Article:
Animal Signs

Animal Ecology
| 4th Grade - Adult
| Half Day 3 hrs
| Moderate


Students will learn, by tracking animals out of doors, the variety of evidence left behind by animals and what we can learn about them from that evidence.  During spring, summer, and fall, they will also practice the research techniques of radio telemetry.

Class Outline

I. Introduction

A. Greeting/Grabber

B. Learn Names

C. Behavior Guidelines

D. Class Overview

E. Assess Learner Level

 II. Observation Game

III. Kinds of Signs

A. Tracks and Trails

B. Scat and Urine

C. Eat Marks

D. Homes

E. Body Parts

F. Territorial Markings

G. Sounds and Smells

IV. Thistle Porcupine Visit

A. Equipment and Site Arrangement

B. Small Group Research

V. Search for Signs 

VI. Final Activity

A. Radio Tracking (spring, summer, fall)

B. Small Group Research

VII. Conclusion 

A. Review

B. Stewardship Action

Concepts and Outcomes


  • Observation of direct and indirect evidence is a valuable skill and learning tool
  • All living things acquire physical and behavioral adaptations to be successful in their environment
  • A rich habitat will support a greater number of species than a poor habitat.
  • All living and non-living components of an environment interact with one another to form an ecosystem.
  • Awareness, knowledge and appreciation lead to an understanding of our impact on the environment.


Upon completion of the Animal Signs class students will be able to:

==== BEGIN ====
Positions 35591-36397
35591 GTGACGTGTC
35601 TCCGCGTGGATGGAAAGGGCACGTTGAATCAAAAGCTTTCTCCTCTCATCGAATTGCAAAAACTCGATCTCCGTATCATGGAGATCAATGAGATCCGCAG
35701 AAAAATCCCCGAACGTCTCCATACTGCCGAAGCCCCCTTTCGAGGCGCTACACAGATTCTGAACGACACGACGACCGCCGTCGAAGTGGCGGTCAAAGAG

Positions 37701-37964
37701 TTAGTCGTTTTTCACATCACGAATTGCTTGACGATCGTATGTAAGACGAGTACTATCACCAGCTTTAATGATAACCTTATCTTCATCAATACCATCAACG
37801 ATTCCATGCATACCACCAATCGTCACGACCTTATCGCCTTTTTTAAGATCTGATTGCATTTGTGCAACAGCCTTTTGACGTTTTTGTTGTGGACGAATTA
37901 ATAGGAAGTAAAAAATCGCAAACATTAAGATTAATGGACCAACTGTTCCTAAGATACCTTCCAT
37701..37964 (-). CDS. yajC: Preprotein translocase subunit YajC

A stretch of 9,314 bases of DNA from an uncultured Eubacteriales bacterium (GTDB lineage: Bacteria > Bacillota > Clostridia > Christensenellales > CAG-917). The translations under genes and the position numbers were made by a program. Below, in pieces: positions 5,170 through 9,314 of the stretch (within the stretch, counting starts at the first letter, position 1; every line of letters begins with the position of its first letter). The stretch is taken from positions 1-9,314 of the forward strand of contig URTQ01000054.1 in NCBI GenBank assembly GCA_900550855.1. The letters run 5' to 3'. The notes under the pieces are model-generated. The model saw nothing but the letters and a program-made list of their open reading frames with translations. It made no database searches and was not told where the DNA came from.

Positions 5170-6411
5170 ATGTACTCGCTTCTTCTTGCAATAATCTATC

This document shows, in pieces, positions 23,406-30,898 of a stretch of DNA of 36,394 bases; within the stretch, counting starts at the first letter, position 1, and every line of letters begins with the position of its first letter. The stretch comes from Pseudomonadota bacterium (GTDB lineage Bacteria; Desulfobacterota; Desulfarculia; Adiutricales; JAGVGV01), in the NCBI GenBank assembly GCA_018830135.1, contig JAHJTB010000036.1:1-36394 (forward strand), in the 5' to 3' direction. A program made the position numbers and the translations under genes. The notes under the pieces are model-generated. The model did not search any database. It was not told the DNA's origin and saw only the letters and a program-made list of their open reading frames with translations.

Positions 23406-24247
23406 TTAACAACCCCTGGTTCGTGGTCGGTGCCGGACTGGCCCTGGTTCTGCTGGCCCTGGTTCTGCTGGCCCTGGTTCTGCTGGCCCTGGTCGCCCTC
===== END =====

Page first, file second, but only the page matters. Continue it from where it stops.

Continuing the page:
1. Apply observation skills in finding and identifying animal signs.
  2. Examine animal signs and infer the animal’s behavior.
  3. List animals living in the Wolf Ridge area.
  4. Describe how either radio telemetry or motion sensing cameras can be used in wildlife research.
  5. Recognize humans as animals and note the abundance of human signs in our world.
  6. Describe actions they can take to maintain and enhance animal populations.

Standards Supported

Next Generation Standards Grade Code
Organisms, and populations of organisms, are dependent on their environmental interactions both with other living things and with nonliving factors. Middle School (6-8) MS-LS2-1
Growth of organisms and population increases are limited by access to resources. Middle School (6-8) MS-LS2-1

Extension Activities

Writing Prompts

Imagine you are a rabbit.  Write about your day in first person- where do you go? What do you see? What do you eat? What predators do you encounter?

  • What are potential human impacts on an animal’s environment? How can we lessen our negative impact?


Additional Resources